The Day needs only the sanction of Congress to become established as an American Holiday, not only in the Republic, but wherever Americans meet throughout the world.
Sarah Hale, Godey's Lady's Book 1869
WHEN the last Thursday in November shall become, by special enactment of Congress, THE AMERICAN NATIONAL THANKSGIVING DAY, then the people of the United States will have three holidays, each one representing an idea not only of importance to our own citizens, but also of interest to the world.
Sarah Hale, Godey's Lady's Book 1870
We hope to see, before many months have elapsed, perhaps before our next Thanksgiving, the passage of an act by Congress appointing the last Thursday in November as a perpetual holiday,
Sarah Hale, Godey's Lady's Book 1871
One of the last requests printed in Godey's Lady's Book is concerning Thanksgiving's need for an act of Congress. It describes the tenuous nature of the holiday's existence as an annual and national observance and also highlights the important role Mrs. Hale played in creating our modern Thanksgiving Day.
Mrs. Hale was instrumental in persuading them [governors of the states] to appoint the last Thursday in November of that year for a State Thanksgiving. ... She has urged, and still urges, Congress to pass a Joint Resolution, recommending the annual observance of the last Thursday of November as the day of National Thanksgiving, so that it may never be overlooked by any President.”
Let us feel that our great Home Festival is no longer an anniversary whose celebration depends upon thirty-seven State governments, or even upon the yearly inclination of the Executive. Let us have the day which Washington consecrated by his selection set apart forever as a season of Thanksgiving for the mercies and blessings of the year. Let the Forty-fifth Congress, in the name of the American people, enact that from henceforward the last Thursday in November shall be observed, throughout the length and breadth of our land, as the day of our National Thanksgiving.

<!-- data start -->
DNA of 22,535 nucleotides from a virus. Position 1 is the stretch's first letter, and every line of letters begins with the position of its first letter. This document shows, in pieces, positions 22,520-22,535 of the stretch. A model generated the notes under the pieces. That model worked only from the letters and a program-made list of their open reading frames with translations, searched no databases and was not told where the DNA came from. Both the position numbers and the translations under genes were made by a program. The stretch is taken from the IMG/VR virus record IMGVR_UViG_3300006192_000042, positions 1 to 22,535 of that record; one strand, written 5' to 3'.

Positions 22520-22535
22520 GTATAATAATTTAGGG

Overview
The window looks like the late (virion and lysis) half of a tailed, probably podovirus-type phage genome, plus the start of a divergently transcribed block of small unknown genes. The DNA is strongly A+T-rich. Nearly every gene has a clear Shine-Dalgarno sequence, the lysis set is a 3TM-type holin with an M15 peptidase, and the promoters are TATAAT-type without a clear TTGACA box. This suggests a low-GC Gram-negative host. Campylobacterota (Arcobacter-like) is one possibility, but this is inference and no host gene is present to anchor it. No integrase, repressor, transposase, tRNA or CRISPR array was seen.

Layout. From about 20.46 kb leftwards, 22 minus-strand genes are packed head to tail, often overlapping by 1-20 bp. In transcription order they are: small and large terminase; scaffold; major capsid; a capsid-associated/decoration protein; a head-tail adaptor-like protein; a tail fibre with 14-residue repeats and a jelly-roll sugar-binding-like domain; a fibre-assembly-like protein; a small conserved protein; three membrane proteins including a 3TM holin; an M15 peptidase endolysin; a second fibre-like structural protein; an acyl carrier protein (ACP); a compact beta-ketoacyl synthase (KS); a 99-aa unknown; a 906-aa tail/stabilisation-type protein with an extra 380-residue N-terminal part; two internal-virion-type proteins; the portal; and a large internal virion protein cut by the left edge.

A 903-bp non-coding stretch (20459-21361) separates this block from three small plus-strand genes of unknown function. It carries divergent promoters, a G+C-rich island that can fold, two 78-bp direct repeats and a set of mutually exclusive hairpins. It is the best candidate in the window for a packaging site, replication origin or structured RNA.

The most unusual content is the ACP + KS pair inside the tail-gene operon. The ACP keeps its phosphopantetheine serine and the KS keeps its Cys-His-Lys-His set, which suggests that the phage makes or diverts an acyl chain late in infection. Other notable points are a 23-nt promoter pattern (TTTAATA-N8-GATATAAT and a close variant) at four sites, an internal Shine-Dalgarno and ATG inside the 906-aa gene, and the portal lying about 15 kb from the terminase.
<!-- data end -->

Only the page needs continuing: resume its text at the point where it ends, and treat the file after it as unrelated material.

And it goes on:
Editor's Table, Godey's Lady's Book 1871
Illustration 10: H.R. 2224 1870, adopts Independence Day, Christmas, New Years and Thanksgiving as national holidays. Thanksgiving was not yet given an annual date.
The absolute indisputable beginnings of Thanksgiving Day as a legal annual national holiday
are from 1941 when the US Congress adopted it by law. But there is still another issue to explain. In 1870, congress passed the law H.R. 22241
. This is the law that adopted Christmas, New Years and the 4th
of July as well as Thanksgiving. But the wording for Thanksgiving clarifies why it is not really an annual
national holiday yet and needed the act of 1941 to solidify it's existence.
“any day appointed or recommended by the President of the United States as a day of public fast or thanksgiving shall be holidays”
H.R. 2224 1870 (emphasis added)
The act of 1870, the first to recognize Thanksgiving as a legal holiday, did not set a specific date, as it did for Christmas, New Years and the 4th
of July. But, just like these holidays, Thanksgiving had already been kept for hundreds of years before this, these acts of congress were only the legal adoptions
of it. It's important to note that Congress made no distinctions between Christmas, New Years and Thanksgiving. So we should consider if the label of “legal holiday” has any real bearing on the validity of a holiday?